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Sunday, February 21, 2021

Covid court backlog, solved: 'Night Court' returns

I've been reading about how courts are struggling to overcome coronavirus backlogs in their caseload.  To me, the answer is obvious.  I saw it on TV.

Anderson, 1987
(Alan Light CC BY 2.0)
Created by writer Reinhold Weege after his Barney Miller wrapped up, Night Court (wiki) ran for 193 episodes over nine seasons on NBC, from 1984 to 1992, a hit by any measure.  Harry Anderson, who passed away in 2018, managed the underbelly of New York criminal process as Judge Harry T. Stone.

Night Court launched many ships.  If already 10 years into his acting career, John Larroquette became a household name as deadpan prosecutor Dan Fielding.  Selma Diamond is unforgettable as gruff bailiff Selma Hacker, even though she appeared only in the first two seasons, passing away in 1985 at age 64.  (Read more about her at the Encyclopedia of Jewish Women.)  A parade of guest stars passed through Judge Stone's Manhattan courtroom, including some who went on to greater notoriety, such as Michael Richards, Seinfeld's Kramer, and Brent Spiner, Star Trek's Data.

"Night court" is a real thing, here and there, in the United States, not just in Manhattan.  Like in the TV show, night courts specialize in preliminary criminal proceedings, namely arraignment.  The courts don't run through the night, but after hours, Manhattan's wrapping up around 1 a.m.  Many jurisdictions have found night courts efficient to handle arraignments on drug charges or to settle minor matters, such as outstanding misdemeanor warrants, for people whose life challenges will be compounded if they're forced to get to court during the usual workday hours.  How many times have I complained that the retail counter of the post office should be open at night, when people have time to wait in line?  Though for obvious reasons, night court doesn't work as well for American jury trials.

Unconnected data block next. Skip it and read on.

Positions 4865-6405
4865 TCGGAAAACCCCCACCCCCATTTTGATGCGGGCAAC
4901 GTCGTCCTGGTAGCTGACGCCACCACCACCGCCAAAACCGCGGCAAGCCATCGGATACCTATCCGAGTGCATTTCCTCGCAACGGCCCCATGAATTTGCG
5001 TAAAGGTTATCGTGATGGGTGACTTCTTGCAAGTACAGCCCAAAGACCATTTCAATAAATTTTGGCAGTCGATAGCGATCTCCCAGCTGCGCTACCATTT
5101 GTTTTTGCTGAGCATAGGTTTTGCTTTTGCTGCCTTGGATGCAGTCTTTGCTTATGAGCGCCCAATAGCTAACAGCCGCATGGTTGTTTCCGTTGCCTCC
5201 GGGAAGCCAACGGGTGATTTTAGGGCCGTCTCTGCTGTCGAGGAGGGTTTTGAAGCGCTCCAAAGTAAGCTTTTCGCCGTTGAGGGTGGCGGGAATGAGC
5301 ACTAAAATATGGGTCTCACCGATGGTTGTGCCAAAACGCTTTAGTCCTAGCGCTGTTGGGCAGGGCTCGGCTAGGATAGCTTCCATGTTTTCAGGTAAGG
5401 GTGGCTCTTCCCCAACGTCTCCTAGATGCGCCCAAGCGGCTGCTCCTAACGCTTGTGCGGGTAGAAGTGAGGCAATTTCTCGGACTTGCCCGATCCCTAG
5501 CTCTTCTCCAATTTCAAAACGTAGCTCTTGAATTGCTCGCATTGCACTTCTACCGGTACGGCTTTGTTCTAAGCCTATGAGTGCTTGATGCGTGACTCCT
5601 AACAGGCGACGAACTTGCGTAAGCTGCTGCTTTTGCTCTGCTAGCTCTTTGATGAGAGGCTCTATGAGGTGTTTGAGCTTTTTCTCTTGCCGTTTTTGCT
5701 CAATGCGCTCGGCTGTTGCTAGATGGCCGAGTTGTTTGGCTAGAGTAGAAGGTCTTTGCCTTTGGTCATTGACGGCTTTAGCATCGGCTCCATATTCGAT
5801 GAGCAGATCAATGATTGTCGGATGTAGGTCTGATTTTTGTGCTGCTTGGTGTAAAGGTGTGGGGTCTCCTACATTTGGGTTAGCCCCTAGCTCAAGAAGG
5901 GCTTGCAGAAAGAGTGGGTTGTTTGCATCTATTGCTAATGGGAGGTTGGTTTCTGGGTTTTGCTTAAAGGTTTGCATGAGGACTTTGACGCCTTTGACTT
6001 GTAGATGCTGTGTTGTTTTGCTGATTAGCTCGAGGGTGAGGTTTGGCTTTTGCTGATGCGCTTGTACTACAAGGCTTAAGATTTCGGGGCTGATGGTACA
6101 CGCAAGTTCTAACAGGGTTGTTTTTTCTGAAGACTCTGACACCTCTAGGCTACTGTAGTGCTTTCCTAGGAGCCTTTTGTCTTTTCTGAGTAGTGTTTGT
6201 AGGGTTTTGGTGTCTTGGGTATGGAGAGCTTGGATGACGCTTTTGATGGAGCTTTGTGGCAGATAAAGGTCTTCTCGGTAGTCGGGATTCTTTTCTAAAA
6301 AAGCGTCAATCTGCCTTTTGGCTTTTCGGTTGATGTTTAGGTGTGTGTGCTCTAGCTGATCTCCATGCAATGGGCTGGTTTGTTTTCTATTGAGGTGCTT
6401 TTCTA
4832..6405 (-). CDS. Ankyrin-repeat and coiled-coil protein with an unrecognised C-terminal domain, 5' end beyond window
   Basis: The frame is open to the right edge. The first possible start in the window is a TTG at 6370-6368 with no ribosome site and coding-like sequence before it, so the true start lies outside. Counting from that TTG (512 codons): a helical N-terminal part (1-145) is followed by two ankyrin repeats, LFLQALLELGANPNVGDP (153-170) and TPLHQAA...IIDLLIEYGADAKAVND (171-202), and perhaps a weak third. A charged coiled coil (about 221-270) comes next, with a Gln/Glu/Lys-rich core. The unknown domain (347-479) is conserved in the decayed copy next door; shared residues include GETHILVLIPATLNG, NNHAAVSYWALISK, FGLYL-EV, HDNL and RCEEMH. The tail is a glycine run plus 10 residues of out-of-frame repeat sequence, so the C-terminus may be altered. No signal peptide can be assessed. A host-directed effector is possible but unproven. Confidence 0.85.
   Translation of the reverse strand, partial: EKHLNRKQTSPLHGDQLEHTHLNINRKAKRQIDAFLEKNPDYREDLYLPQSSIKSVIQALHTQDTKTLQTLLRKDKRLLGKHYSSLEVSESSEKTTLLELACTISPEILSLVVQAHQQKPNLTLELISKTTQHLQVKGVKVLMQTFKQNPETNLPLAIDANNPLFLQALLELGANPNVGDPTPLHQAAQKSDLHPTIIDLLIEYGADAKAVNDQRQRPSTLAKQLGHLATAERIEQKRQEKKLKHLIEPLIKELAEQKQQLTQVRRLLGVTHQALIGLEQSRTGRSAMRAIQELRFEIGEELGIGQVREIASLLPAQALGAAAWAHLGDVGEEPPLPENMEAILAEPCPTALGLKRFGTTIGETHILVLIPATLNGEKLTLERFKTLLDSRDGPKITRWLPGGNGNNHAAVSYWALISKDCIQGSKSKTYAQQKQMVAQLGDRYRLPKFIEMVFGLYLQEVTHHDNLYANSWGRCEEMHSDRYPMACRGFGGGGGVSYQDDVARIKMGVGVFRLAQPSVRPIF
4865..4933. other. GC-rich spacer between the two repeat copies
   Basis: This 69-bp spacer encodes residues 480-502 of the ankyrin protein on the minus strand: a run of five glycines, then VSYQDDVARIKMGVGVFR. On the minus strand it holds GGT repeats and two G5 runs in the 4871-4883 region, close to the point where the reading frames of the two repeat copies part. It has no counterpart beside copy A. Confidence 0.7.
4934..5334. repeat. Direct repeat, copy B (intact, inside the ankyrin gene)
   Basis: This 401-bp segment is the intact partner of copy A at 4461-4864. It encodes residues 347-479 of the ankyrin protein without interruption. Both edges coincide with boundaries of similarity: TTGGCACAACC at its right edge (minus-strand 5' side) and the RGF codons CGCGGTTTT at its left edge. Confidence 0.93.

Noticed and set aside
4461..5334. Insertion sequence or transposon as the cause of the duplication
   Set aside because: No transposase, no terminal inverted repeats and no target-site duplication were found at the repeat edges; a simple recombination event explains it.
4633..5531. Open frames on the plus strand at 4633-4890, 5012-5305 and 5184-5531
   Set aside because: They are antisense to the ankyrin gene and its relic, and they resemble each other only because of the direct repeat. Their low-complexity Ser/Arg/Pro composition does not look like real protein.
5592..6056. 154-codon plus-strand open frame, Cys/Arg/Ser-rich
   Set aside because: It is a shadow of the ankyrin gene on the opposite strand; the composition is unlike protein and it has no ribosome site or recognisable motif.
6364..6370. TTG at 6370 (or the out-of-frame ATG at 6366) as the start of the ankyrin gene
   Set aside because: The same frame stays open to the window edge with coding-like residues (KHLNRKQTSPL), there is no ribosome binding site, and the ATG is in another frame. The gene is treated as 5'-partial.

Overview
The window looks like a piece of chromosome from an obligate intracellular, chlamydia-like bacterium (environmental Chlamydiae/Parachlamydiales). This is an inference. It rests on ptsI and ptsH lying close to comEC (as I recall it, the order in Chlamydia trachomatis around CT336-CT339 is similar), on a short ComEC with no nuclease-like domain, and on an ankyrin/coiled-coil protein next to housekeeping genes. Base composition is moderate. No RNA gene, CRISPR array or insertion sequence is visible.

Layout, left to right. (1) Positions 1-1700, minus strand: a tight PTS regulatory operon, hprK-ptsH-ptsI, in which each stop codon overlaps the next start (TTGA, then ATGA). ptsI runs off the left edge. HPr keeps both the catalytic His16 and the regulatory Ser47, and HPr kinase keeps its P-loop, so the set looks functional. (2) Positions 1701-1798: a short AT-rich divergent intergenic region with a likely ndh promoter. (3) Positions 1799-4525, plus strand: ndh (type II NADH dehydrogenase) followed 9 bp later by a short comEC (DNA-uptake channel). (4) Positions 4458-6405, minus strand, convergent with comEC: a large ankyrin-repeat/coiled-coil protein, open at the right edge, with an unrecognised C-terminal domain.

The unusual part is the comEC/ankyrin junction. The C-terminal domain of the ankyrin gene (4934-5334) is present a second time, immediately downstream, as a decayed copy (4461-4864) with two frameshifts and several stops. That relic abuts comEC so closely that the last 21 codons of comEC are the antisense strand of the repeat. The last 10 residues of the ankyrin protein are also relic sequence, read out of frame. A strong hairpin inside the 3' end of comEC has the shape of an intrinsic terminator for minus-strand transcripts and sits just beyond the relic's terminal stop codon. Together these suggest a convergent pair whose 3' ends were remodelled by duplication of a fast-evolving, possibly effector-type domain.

Rauch, 2013
(Dominick D CC BY-SA 2.0)
Night Court should be one of those sitcoms that doesn't stand the test of time.  Its humor seems to me pretty specific to the cultural moment of the 1980s.  Nevertheless, Night Court stuck around over the years in cable reruns, and, lately, with retro content pouring into streaming services and being discovered by new audiences, the show has earned its own little niche as a cult classic.  The real Manhattan night court has been a real thing since 1907, according to the New York Post, but in recent years, in part thanks to a listing in the Lonely Planet, the Manhattan night court has become a tourist attraction, appealing to visitors from around the world.

Whether real night court might help unjam our covid court backlog, I don't really know.  But TV Night Court might be getting a new lease on life.  According to a Deadline exclusive in December 2020, Melissa Rauch, The Big Bang Theory's Bernadette Rostenkowski, was a fan of the original in her New Jersey childhood and pitched a reboot to NBC.  Rauch is now set to executive produce the new show, which will feature "unapologetic optimist" Judge Abby Stone, daughter of the late Harry.  John Larroquette is lined up to return as an older and wiser Dan Fielding.

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